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How to Beat Pre-Race Jitters



Everyone has experienced increased nervousness, often called the jitters, before a race. It’s the same anxiety that shows up before a big math test or that long walk down the aisle that ends with “I do.” Those anxious moments can be helpful if they prepare us for the event, but all too often, the anxiety can be overwhelming. While you may not approach the starting line with a Zen-like calm, you need not be shaking in your running shoes. A few simple techniques can help to bring the pre-race jitters to manageable levels.

Be Prepared

You’ve laid down a solid base of training miles, including some hills and sprints. The adage “train harder than you race” certainly applies. If you know your capabilities in the heat or on slopes, you can gauge how you’ll respond on race day. Likewise, if you’ve trained in cold, rain, and headwinds, you’ll know how your body will handle it.

Anxiety can be a tool to help us anticipate. Days before the event, start a checklist of things you’ll need on race day. This gives you a focus for those anxious moments. If you absolutely can’t run without a couple of Mom’s chocolate chip cookies stashed away, the list will see that you have them. Don’t wait until the night before the event. Pack them as you think of them or as soon as possible afterward.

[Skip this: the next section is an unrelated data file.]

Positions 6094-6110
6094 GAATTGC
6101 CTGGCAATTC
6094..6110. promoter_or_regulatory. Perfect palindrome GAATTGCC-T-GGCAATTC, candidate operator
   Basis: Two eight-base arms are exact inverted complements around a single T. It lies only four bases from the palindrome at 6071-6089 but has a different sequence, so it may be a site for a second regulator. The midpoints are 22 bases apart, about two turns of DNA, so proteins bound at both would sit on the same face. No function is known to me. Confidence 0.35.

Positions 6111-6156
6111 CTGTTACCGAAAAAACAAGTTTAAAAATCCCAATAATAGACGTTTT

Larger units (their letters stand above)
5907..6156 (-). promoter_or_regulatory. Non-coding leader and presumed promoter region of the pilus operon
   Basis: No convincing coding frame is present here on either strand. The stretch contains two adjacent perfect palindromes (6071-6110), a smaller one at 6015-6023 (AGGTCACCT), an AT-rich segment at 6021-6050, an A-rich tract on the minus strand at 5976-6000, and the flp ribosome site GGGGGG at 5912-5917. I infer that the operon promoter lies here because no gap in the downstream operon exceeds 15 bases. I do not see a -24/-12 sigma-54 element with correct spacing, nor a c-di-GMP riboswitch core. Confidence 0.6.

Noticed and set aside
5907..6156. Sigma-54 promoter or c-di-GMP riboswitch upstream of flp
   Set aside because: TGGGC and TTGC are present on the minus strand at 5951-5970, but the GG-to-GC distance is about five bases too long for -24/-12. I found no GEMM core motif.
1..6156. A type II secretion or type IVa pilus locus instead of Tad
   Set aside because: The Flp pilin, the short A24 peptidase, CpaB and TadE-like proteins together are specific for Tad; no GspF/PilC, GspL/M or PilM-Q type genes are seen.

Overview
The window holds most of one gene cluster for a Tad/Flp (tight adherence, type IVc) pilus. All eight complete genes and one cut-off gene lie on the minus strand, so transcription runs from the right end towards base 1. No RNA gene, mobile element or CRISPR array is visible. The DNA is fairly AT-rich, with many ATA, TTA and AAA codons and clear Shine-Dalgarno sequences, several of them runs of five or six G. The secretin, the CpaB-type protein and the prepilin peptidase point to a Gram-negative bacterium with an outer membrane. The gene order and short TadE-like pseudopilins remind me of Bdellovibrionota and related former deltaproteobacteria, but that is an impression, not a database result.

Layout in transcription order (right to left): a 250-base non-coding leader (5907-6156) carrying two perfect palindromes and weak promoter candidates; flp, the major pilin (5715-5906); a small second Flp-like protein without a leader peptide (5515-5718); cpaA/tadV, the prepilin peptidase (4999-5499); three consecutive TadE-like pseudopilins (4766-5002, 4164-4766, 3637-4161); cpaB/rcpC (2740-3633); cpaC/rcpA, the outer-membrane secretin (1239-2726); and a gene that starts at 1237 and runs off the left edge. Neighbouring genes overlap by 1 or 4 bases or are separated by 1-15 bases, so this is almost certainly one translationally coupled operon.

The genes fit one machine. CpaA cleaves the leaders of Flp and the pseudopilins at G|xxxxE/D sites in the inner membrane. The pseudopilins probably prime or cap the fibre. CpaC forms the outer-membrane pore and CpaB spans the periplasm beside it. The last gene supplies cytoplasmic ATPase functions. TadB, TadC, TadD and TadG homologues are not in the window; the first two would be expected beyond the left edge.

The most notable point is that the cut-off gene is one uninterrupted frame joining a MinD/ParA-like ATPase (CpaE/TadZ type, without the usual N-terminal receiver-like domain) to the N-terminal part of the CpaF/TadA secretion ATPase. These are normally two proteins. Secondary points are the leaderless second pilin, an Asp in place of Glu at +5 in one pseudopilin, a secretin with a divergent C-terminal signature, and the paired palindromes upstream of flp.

One competitive shooter said that he prepared for a competition by mentally firing every shot and scoring it. He was able to concentrate on the essentials through visualization. Runners can do the same by previewing the course and thinking through how to run it. An elevation profile can help to anticipate the burning muscles from lactic acid build-up as well as plan for target heart rates. Intellectual games help to push aside those emotional jitters.

Set a Routine

Some competitors have a set routine prior to an event. But remember, one person’s routine is another’s obsessive-compulsive disorder. Perhaps you get dressed, put on socks and running shoes in the same order before every race, and follow some special ritual. This isn’t as silly as it sounds because it’s just another way of pushing anxiety aside. Bicycle racers, for instance, don’t shave before a big-time trial, insisting that it somehow saps their energy. It’s a tradition and a ritual that may provide a tiny mental edge in a tough race.


Learn to clear your mind and consciously relax. If the jitters hit and you can’t sleep, find a comfortable position, and concentrate on making your muscles relax, beginning with the toes. Don’t hurry. Slowly progress up your legs, focus on each joint and muscle group. Relax your abdomen, back, and neck in turn. Begin again at your fingertips and repeat the process.

At the event, consciously relax again after you’ve warmed up. Lose the “race face” and smile at your competition — this project’s confidence.

You’re ready. What’s more important is that you know you’re ready. You may not feel that Zen-like serenity on the inside, but your competitors don’t know that, and it just may give them the jitters.